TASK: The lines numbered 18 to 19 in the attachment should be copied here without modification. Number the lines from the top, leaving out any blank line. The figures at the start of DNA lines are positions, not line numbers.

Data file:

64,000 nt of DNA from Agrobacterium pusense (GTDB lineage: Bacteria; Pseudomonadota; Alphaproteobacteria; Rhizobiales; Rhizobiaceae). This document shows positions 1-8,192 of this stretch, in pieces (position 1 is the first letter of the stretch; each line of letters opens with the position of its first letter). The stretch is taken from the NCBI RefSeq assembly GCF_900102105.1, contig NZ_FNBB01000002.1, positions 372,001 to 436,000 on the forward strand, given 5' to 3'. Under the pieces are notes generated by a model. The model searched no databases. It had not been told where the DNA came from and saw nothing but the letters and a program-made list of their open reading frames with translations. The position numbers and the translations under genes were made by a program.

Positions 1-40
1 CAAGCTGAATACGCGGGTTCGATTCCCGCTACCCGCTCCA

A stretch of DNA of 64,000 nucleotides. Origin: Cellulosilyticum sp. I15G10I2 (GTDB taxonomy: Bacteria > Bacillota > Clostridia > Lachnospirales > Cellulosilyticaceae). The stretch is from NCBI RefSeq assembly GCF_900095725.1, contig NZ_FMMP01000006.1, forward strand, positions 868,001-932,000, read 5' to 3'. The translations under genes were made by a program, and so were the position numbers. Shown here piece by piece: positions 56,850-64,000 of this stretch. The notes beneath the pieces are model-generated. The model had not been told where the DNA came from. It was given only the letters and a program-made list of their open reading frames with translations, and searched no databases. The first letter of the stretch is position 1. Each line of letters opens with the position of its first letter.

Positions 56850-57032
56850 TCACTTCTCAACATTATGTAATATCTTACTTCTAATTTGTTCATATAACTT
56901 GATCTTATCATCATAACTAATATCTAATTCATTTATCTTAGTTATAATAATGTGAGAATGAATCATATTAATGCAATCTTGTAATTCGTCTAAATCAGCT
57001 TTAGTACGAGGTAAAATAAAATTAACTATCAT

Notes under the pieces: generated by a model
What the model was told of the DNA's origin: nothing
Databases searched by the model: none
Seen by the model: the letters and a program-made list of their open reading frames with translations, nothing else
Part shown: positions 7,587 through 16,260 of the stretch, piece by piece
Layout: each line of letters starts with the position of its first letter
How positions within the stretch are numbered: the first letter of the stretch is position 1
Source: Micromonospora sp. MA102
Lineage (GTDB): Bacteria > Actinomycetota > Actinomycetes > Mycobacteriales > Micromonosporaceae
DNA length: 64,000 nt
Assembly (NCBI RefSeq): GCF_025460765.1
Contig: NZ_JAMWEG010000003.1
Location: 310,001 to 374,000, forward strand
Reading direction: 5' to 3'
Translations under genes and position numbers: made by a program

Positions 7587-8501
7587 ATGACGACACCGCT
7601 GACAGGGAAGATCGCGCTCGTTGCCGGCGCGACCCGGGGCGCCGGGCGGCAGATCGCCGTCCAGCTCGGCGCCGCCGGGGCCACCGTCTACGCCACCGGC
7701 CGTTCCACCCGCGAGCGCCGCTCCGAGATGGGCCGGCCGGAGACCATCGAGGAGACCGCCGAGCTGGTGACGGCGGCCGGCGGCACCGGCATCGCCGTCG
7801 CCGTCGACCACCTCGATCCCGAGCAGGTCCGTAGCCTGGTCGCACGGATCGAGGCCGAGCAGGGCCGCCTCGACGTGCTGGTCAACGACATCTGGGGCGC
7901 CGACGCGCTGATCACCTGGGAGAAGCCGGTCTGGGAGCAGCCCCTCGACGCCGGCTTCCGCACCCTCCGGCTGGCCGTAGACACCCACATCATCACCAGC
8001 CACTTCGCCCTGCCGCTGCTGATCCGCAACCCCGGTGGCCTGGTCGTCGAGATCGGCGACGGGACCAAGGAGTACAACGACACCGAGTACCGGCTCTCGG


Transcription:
DNA length: 64,000 nt
Assembly (NCBI RefSeq): GCF_025460765.1